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Despite increasing attention and investment for maternal, neonatal, and child health, stillbirths remain invisible-not counted in the Millennium Development Goals, nor tracked by the UN, nor in the Global Burden of Disease metrics. At least 2·65 million stillbirths (uncertainty range 2·08 million to 3·79 million) were estimated worldwide in 2008 (≥1000 g(More)
OBJECTIVE To assess the main risk factors associated with stillbirth in a multiethnic English maternity population. DESIGN Cohort study. SETTING National Health Service region in England. POPULATION 92,218 normally formed singletons including 389 stillbirths from 24 weeks of gestation, delivered during 2009-11. MAIN OUTCOME MEASURE Risk of(More)
OBJECTIVE To assess the effect that accreditation training in fetal growth surveillance and evidence-based protocols had on stillbirth rates in England and Wales. DESIGN Analysis of mortality data from Office of National Statistics. SETTING England and Wales, including three National Health Service (NHS) regions (West Midlands, North East and Yorkshire(More)
BACKGROUND Despite the global burden of perinatal deaths, there is currently no single, globally-acceptable classification system for perinatal deaths. Instead, multiple, disparate systems are in use world-wide. This inconsistency hinders accurate estimates of causes of death and impedes effective prevention strategies. The World Health Organisation (WHO)(More)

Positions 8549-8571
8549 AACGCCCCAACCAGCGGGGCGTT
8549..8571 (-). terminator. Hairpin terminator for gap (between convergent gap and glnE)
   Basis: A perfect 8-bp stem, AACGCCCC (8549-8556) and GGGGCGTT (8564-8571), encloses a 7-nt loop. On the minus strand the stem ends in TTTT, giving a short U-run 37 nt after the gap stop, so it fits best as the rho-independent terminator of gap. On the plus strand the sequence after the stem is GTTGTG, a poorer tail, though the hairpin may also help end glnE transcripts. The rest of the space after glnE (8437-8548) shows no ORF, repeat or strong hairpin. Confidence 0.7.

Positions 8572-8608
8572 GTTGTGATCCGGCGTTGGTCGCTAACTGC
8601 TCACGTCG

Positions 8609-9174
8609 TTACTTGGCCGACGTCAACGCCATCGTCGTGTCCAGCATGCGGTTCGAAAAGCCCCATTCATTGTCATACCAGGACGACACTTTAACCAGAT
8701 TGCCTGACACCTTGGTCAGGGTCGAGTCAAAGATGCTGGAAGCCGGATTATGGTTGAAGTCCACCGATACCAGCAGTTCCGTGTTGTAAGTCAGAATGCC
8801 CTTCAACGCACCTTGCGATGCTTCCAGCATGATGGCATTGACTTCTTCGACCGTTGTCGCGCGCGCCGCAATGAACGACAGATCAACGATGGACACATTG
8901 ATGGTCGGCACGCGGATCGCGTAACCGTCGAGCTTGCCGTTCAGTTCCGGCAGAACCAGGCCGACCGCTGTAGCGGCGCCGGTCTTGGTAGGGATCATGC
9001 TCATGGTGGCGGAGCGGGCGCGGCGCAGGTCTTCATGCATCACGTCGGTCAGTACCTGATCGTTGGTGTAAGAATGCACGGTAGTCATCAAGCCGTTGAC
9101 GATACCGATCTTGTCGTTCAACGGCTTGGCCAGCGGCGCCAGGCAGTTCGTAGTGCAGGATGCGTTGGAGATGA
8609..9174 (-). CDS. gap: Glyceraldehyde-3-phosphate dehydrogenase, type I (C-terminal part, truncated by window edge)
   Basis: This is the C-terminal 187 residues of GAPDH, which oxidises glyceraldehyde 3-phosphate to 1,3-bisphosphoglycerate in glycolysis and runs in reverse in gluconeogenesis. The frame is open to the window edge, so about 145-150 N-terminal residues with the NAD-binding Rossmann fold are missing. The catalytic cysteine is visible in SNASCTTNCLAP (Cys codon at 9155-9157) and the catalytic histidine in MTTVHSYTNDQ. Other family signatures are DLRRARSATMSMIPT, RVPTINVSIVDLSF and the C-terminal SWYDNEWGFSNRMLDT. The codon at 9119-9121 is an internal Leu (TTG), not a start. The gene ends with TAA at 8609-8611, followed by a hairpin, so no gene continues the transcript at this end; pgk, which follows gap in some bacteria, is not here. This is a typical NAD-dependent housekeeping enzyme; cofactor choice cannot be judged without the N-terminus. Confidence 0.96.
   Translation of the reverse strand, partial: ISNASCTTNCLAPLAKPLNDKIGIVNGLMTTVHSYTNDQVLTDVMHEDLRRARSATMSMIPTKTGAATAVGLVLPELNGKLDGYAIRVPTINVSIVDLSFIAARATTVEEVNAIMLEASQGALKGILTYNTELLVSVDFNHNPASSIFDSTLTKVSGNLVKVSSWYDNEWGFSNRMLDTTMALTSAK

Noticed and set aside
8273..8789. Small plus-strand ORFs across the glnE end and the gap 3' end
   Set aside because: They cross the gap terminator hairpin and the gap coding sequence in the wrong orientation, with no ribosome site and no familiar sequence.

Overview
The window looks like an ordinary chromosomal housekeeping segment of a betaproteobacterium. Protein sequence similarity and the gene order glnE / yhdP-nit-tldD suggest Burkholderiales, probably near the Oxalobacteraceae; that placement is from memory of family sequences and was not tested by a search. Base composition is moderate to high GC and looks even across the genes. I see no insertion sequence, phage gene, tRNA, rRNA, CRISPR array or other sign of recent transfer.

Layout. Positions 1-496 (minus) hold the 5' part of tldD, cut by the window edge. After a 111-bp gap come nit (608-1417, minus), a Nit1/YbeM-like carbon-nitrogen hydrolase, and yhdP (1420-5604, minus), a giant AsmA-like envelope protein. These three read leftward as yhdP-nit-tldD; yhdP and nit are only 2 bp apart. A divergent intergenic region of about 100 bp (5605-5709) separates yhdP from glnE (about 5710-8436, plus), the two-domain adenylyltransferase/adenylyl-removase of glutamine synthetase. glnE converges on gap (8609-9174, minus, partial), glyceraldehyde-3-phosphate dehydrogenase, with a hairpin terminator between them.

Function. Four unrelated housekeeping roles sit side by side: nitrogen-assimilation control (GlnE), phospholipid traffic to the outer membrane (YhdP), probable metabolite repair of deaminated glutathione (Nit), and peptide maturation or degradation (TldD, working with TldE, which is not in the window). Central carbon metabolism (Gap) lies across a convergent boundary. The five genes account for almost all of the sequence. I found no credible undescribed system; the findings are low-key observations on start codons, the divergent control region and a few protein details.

BACKGROUND Each year, about 5.3 million babies die in the perinatal period. Understanding of causes of death is critical for prevention, yet there is no globally acceptable classification system. Instead, many disparate systems have been developed and used. We aimed to identify all systems used or created between 2009 and 2014, with their key features,(More)
BACKGROUND To reduce the burden of 5.3 million stillbirths and neonatal deaths annually, an understanding of causes of deaths is critical. A systematic review identified 81 systems for classification of causes of stillbirth (SB) and neonatal death (NND) between 2009 and 2014. The large number of systems hampers efforts to understand and prevent these(More)
Accurate assessment of fetal growth status requires the definition of 'normal', i.e. the optimal growth of each baby. This includes the consideration of four factors which affect the standard: 1. Accurate dating is a first prerequisite for any growth standard. Ultrasound dating is much more accurate that menstrual dating. Because the distribution of(More)
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